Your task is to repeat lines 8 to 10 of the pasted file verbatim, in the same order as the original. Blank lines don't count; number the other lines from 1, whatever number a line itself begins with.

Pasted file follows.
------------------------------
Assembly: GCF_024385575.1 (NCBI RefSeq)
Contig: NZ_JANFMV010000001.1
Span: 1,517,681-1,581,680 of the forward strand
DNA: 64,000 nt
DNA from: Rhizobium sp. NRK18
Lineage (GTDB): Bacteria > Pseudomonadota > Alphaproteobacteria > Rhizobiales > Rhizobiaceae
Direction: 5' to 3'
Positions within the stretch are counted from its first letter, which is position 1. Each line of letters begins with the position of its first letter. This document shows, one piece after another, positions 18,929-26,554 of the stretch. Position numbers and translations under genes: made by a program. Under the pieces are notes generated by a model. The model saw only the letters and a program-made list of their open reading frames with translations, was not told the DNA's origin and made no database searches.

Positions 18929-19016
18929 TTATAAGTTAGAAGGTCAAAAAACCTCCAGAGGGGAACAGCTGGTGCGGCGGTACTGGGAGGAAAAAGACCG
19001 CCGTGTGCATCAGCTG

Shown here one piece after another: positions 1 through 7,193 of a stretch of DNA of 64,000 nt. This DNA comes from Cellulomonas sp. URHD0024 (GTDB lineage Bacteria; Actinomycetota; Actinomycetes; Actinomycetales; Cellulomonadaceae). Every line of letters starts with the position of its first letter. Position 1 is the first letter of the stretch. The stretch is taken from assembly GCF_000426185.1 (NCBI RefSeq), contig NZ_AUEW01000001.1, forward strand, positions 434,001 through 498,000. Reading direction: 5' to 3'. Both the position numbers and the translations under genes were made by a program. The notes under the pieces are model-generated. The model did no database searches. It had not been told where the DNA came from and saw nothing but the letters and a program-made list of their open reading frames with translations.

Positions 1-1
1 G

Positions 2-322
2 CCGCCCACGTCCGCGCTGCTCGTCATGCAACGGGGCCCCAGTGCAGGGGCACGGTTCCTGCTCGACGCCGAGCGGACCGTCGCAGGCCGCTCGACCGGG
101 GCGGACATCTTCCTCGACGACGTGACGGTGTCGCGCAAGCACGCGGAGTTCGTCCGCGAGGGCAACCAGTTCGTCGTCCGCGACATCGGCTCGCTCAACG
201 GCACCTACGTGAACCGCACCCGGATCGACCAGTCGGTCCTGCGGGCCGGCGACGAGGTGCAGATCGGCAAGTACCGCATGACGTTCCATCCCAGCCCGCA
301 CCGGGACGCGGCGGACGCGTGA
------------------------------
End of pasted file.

Positions within the stretch are counted from its first letter, which is position 1. Each line of letters begins with the position of its first letter. This document shows, one piece after another, positions 18,929-26,554 of the stretch. Position numbers and translations under genes: made by a program. Under the pieces are notes generated by a model. The model saw only the letters and a program-made list of their open reading frames with translations, was not told the DNA's origin and made no database searches.

Positions 18929-19016
18929 TTATAAGTTAGAAGGTCAAAAAACCTCCAGAGGGGAACAGCTGGTGCGGCGGTACTGGGAGGAAAAAGACCG